“This is putting our department in the spot of really having to make these kinds of questions,” he acknowledged. “Do you let nature play its course or do you bring something in? We don’t know in many cases. We’ve done more than 200 fish rescues around the state. It’s not just coho and salmon; sometimes it’s really unique species like the unarmored three spine stickleback in Southern California. About a month ago or less, we took what are the few remaining Western pond turtles from a particular reservoir that’s rapidly dropping and brought them in and we now have them in captivity.”[pullquote align=”left|center|right” textalign=”left|center|right” width=”30%”]“This is affecting Californians, no question, at a people level as well. In your pocketbook, your livelihood. The point I am trying to make today is that we also not forget that it is having deep effects to fish and wildlife in this state.”[/pullquote]
Mr. Bonham acknowledged that the drought is having difficult impacts for people as well, noting that the UC Davis study said about a $1.5B hit in the ag sector in the valley, 17,000 jobs lost, and 428,000 acres, as well as over 200,000 boxes of food distributed. “This is affecting Californians, no question, at a people level as well. In your pocketbook, your livelihood,” he said. “The point I am trying to make today is that we also not forget that it is having deep effects to fish and wildlife in this state.”
“In my judgment, the only way we made it through last year will be the only way we make it through next year,” he said. “We can’t in our leadership roles let this be about fish or farms, people or the environment. It’s going to hurt all of us. We have to insist on finding some balanced approach to spread the pain, share the risk and make it through together. That’s the nature of California from where I sit.”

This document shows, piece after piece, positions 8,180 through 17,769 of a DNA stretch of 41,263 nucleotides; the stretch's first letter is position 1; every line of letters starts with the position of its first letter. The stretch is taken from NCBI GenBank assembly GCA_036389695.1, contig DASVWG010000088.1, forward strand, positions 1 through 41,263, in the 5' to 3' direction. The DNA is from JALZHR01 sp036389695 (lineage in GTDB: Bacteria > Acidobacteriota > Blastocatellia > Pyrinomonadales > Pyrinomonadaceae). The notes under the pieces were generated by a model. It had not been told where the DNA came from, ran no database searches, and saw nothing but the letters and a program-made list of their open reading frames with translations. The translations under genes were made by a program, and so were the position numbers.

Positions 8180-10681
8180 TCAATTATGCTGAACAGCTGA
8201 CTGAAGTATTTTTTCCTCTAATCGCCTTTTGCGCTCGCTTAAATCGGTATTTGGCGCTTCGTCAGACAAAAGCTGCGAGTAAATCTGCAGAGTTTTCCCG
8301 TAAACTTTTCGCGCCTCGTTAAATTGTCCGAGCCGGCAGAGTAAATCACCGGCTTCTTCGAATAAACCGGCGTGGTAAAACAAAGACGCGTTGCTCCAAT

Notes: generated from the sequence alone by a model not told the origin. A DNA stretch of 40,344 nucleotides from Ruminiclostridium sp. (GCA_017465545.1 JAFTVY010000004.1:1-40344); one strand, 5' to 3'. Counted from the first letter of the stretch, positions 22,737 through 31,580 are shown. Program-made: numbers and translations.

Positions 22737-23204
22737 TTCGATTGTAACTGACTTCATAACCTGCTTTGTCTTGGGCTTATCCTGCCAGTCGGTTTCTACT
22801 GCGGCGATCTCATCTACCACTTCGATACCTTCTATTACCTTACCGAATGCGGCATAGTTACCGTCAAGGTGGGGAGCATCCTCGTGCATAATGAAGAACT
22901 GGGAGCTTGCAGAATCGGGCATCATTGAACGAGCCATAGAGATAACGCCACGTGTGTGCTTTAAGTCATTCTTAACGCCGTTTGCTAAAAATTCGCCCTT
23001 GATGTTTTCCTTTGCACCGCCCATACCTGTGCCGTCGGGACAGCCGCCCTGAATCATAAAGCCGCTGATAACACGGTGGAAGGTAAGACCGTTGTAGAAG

“To leave you with an example, as we were thinking on our side in the regulator world that we were going to lose winter run or bring them into captivity, Glenn Colusa Irrigation District started a conversation first with NMFS, then the Bureau, the DWR, and us,” he said. “We were able to find the way to take the limited water in Shasta Reservoir which they are entitled to, and they were willing to take it later in the spring then they typically would, because we could then use the water to do double duty. We could run it over the redds which are the spawning incubator grounds for the salmon at a later moment in time when the temperature risk would be greater, and use that flush of water to keep control of the temperature. We could find a way to do double duty with the water, and that’s an example of both how we were able to do as well as we could in incredibly difficult in year, and how as a recipe, we’re going to make it through the next year, in my judgment.”
“So thanks for the opportunity, I hope you found that useful,” concluded Mr. Bonham. “I know you’ve got a lot of hard decisions in front of you, particularly if the water bond passes in November. We look forward to working with you.”
During the discussion period, Commissioner Del Bosque asked about the Delta operations and how the agencies will be working to capture stormwater this year.